Reviewer: Helen Jones
Comedian Zoe Lyons has appeared on such shows as Mock The Week and The Wright Stuff but neither have really given this observational comedian the best outlet for her specific brand of humour.
A true stand-up comedian, she spends most of the ninety minutes that she is on stage wandering around, microphone in hand, giving her thoughts and observations about things she has seen and experienced. She also spends a lot of her time interacting with her audience and these conversations lead to her going off on a tangent as thoughts occur. Miss Lyons finds humour in her own perceived failures and inabilities.
One of the most hilarious parts of the show is her recollections of her times on TV. She has done quiz shows Pointless and University Challenge. In both shows she freely admits that her supposed lack of intelligence left her feeling very humiliated. However while sympathies are engaged she invites you to laugh with her and not at her. As for the tales of her recent appearance on the Alan Titchmarsh Show, she left the audience in fits of giggles. In the same vein, her tales of dressing up for her brother’s wedding and travelling around the country on tour are achingly funny.
During the evening she discusses professional jealousy, including jealousy of a one eyed, one eared, diabetic dog in a dog wheelchair; Travelodges, invoking murmurs of support and distaste, and of coming across a woman pushing two chihuahuas in a ‘dog pram’. She also makes sure she has plenty of local references, commenting on making sure she says she in Salford not Manchester and the state of the pigeons in central Manchester.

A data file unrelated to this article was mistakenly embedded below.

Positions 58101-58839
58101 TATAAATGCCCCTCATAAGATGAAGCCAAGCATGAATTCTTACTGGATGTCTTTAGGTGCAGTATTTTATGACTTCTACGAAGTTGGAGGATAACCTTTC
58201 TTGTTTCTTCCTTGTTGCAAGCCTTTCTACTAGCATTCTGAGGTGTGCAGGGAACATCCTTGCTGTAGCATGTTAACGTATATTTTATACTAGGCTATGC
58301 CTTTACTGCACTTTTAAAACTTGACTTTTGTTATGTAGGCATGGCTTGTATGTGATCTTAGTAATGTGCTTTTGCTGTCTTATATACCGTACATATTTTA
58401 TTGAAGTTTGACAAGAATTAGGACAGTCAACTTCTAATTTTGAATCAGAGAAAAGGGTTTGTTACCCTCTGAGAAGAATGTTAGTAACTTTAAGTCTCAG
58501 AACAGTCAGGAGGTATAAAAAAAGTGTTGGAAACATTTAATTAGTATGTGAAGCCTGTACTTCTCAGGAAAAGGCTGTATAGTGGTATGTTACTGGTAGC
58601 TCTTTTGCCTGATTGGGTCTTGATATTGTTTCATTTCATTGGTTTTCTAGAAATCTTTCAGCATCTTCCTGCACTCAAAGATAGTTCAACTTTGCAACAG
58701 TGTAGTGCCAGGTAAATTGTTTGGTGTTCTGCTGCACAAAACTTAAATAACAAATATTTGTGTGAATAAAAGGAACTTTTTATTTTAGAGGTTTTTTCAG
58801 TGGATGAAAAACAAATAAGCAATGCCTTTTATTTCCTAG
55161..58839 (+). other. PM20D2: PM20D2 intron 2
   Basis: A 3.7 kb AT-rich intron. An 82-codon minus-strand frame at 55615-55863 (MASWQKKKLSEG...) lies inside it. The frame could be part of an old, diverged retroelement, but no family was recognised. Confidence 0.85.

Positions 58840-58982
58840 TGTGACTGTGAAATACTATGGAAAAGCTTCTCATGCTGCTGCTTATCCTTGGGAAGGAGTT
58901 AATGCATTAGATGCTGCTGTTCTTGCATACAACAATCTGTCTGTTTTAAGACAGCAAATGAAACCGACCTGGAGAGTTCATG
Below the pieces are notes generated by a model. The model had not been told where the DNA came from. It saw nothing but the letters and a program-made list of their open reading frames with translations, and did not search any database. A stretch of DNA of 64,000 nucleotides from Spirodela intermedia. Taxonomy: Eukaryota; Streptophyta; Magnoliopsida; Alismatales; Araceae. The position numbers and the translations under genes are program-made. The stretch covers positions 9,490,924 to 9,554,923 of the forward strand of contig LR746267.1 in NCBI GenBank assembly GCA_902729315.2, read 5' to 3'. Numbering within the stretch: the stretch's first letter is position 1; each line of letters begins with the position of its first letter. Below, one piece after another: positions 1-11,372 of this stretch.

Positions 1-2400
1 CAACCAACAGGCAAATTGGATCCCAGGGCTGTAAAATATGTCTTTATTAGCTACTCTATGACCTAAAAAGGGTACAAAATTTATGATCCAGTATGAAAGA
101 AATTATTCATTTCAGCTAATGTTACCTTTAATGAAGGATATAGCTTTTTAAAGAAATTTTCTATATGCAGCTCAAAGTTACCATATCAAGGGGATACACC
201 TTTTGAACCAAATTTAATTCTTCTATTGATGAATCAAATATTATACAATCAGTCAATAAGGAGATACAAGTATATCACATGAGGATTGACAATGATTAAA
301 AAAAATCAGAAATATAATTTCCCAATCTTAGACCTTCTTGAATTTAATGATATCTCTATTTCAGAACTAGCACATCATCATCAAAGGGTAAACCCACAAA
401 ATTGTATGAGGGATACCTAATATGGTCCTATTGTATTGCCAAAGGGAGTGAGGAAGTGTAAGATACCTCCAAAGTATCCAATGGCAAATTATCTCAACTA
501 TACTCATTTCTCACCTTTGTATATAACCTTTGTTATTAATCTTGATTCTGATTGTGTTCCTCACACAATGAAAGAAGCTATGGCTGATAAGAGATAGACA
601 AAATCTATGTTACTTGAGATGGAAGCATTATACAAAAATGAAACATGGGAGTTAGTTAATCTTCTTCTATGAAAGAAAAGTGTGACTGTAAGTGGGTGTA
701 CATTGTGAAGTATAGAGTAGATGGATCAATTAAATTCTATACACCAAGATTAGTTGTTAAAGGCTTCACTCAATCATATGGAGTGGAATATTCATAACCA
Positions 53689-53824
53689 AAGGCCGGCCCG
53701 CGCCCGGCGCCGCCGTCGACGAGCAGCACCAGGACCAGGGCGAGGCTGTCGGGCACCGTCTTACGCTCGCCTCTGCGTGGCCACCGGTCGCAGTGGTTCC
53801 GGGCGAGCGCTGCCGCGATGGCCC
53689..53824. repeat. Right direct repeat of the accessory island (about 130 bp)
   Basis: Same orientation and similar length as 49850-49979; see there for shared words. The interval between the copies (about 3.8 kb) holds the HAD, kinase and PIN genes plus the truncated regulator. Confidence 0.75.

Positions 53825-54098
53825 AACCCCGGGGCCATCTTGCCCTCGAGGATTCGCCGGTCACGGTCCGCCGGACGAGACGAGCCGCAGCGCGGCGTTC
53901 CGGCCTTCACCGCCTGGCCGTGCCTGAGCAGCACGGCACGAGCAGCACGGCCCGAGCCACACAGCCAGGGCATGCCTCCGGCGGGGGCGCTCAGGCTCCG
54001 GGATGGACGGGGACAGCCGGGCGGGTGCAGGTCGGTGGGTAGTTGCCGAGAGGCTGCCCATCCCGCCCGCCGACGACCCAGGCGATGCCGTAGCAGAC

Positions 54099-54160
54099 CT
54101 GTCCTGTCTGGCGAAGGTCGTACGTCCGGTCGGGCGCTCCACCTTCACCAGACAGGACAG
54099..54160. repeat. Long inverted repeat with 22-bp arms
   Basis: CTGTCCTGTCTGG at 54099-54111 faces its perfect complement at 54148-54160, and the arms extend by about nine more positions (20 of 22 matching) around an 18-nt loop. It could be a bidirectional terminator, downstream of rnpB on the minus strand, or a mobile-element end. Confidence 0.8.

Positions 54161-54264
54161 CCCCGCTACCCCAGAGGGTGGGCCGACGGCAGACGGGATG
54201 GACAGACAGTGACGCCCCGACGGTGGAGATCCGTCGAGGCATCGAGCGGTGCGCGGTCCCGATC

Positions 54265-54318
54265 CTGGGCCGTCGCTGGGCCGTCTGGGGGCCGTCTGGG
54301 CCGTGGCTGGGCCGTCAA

This is a show that relies totally on it’s star. There is no set, simply a microphone and a table containing a bottle of water but the enclosed atmosphere created in the Studio is prefect for this very intimate show. By the end of the show you feel that you actually know Miss Lyons personally. You know more about her life and how her mind works than many people you might work with.
Miss Lyons uses facial expressions, physical movement and a huge variety of accents to emphasise her often caustic humour. This is a show which pokes fun at so many areas of society, however the only person she makes fun of is herself. This is a cosy and companionable show requiring the audience to be involved, however Miss Lyons has the talent to fill much bigger venues but somehow this warm show is much better than a large venue would allow.